How Much Will I Pay for Child Care

The cost of child care depends on many things: geography, local cost of living, demand for care, type of care sought, schedule of care needed, and other factors. Providers may charge an hourly, daily, or weekly rate depending on your schedule and their fee structure. 4-C conducts an annual survey to determine average costs of regulated child care. The 4-C data and publications link below reflects the most recent average rates to expect.

Prices vary among child care providers. When comparing rates, be sure you fully understand what the basic fee includes and what extra costs may come up for additional services such as meals, field trips, and transportation. Child care providers may have established policies and fees concerning registration, holding a vacant spot, late pick-up, and returned checks. Additionally, providers may have fees or time set aside for sick, vacation, and holiday time.

A female teacher at a table with preschool kids all clapping their hands

It is also important to understand where your child care dollars are spent. Expenses such as personnel, facility, food, supplies, water/heat, toys/equipment, and art supplies are all part of your child care costs. Often times, providers put in many hours after children have left for cleaning toys and equipment, shopping for items, and preparing for daily activities. This is all included in your child care costs.

Of course, just because a program is the least expensive, doesn’t mean it is the right program for your child. A quality child care program is a necessity for your child. Remember, quality child care is not expensive, it’s priceless!

Average Child Care Rates by County

Financial Considerations

For most people, child care costs are a large expense in a household budget. As parents struggle with the cost of child care, it is important to research all avenues of financial assistance available to families.

  • Wisconsin Shares / W2: You may be eligible to receive financial assistance to pay for child care if your children are under 13 (or 19 with special needs) and you meet financial qualifications. Visit the Wisconsin Shares website to see if you are eligible.
  • Sliding Fee: Some providers may use this structure by charging higher-income parents more than lower-income parents.
  • Family/Multi-Child Discount: Some child care programs may offer a reduced fee when two or more children are enrolled in the same program.

  • Employer Benefits: Talk with your Human Resource Manager to see if they offer any type of child care benefits.

    • Resource and Referral Services: Company pays for child care search or other services offered by an R&R. 4-C offers a variety of Employer Services.
    • On/Near-site child care: Child care program on-site or near the company. Employees may either receive first priority to enroll their children or receive a discount.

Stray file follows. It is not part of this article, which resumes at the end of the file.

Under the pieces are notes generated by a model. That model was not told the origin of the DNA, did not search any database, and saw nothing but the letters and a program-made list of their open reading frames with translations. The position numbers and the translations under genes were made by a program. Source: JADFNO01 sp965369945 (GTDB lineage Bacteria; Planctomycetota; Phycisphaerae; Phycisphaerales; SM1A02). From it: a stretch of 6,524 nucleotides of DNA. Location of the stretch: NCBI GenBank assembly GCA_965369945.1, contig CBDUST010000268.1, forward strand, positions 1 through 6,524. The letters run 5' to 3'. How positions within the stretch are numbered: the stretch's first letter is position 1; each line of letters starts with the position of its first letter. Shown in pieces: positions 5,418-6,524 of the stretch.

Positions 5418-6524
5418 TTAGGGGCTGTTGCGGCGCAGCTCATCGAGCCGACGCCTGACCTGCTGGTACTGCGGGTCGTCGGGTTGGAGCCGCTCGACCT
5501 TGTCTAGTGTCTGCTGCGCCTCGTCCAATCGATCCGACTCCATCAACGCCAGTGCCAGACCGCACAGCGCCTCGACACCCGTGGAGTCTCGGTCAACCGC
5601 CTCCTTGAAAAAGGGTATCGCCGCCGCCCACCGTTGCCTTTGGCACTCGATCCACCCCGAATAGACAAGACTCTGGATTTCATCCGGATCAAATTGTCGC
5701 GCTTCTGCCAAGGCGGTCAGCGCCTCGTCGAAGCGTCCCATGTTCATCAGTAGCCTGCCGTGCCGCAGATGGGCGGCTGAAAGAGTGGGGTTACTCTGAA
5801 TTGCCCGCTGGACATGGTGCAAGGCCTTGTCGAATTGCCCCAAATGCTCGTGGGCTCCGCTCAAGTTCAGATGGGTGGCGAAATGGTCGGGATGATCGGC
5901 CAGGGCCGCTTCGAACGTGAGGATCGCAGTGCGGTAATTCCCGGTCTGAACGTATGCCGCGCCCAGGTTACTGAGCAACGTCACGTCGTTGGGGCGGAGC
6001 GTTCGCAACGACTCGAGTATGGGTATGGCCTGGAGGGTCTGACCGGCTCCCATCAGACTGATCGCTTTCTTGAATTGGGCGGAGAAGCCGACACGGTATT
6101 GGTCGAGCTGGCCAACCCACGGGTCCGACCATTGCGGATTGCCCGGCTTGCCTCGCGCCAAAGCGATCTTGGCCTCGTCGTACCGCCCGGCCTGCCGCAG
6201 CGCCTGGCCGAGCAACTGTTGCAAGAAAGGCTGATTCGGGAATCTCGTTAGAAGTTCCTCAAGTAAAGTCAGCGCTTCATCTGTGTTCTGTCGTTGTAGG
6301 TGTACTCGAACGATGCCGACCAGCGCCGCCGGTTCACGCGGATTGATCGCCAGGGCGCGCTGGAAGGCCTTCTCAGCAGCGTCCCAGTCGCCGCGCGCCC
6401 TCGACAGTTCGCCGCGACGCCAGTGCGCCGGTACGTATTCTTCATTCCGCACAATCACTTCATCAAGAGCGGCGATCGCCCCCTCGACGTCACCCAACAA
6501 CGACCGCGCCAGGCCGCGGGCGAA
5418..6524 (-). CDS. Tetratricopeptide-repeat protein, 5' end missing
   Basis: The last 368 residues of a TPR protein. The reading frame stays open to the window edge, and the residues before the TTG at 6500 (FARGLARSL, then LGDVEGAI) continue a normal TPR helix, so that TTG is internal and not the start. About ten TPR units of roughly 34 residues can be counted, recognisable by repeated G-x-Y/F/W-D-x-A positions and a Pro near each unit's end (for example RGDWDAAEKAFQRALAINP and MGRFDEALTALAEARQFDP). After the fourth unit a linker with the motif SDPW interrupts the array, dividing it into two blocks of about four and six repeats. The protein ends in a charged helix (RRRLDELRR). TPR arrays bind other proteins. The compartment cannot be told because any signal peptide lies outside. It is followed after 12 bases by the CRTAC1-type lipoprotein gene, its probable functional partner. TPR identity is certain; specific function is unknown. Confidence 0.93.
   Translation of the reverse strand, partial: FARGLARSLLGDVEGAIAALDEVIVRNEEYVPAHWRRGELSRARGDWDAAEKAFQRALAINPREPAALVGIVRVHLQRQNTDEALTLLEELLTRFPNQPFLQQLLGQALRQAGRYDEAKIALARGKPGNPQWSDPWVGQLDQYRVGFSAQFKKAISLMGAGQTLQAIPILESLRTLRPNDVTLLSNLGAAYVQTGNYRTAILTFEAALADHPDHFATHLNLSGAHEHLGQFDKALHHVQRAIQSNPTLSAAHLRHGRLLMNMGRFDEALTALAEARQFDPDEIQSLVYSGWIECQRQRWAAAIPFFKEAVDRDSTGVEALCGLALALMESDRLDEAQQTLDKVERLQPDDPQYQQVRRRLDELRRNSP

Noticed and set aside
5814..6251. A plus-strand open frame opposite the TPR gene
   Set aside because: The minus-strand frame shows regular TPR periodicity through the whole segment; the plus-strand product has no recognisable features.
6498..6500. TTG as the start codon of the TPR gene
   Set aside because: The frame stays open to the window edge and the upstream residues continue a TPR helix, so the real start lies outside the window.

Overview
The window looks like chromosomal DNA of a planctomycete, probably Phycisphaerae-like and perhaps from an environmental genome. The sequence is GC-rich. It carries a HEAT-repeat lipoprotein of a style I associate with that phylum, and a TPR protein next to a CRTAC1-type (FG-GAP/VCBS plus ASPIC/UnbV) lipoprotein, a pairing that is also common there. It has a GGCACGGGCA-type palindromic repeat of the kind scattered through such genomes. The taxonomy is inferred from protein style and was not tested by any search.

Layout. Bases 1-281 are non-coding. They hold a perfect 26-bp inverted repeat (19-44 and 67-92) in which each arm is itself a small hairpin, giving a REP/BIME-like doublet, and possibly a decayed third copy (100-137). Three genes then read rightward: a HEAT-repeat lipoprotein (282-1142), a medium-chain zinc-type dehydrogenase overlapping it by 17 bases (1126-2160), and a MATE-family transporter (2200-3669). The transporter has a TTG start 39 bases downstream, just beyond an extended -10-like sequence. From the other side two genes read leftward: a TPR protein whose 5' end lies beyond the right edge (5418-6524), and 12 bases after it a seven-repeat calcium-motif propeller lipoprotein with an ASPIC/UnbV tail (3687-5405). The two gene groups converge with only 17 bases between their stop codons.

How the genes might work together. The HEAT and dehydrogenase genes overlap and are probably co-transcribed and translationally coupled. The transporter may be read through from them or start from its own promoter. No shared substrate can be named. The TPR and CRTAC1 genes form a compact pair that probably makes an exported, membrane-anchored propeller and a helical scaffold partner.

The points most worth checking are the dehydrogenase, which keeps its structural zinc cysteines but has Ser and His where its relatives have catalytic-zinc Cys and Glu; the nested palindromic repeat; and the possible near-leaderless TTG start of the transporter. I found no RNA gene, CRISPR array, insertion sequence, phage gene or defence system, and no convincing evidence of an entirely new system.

• Reimbursement/Voucher system: Company reimburses an employee for a portion of your child care costs
    • Dependent Care Assistance Plan (DCAP): The employer agrees to reduce the employee’s income by a certain amount, which is placed in a fund for the employee to use to pay for child care. The employee is not taxed on the amount set aside.
    • Purchase of Space / Discount Program: The employer arranges to hold a specified number of spaces in a designated child care program. Those slots are then available to the employees on a first come first serve basis. Additionally, the company can choose to offer a discount if the employee uses this designated child care program.
  • Tax Credits: It is always a good idea to read through the rules and restrictions in the IRS’s publications or to check with your accountant regarding tax credits available. You must be able to document your income and all claimed child care expenses. You will also need the Social Security number or Individual Taxpayer Identification Number (ITIN) for your provider.

    • Earned Income Credit (EIC): The EIC is a benefit for working people who earn low or moderate incomes. Workers who qualify can get back some or all of the income taxes that were taken out of their pay. Even workers whose earnings were too small to have paid taxes can get the EIC.
    • Child and Dependent Care Credit: This credit helps families pay for child care so that they may work or look for work. For families that do not owe taxes at the end of the year, this credit can give them back some or all of the federal taxes that were taken out of their paychecks. For families that end up owing taxes, the credit can lower the amount they must pay to the IRS.For more information about tax credit eligibility, contact the IRS and the WI Department of Revenue.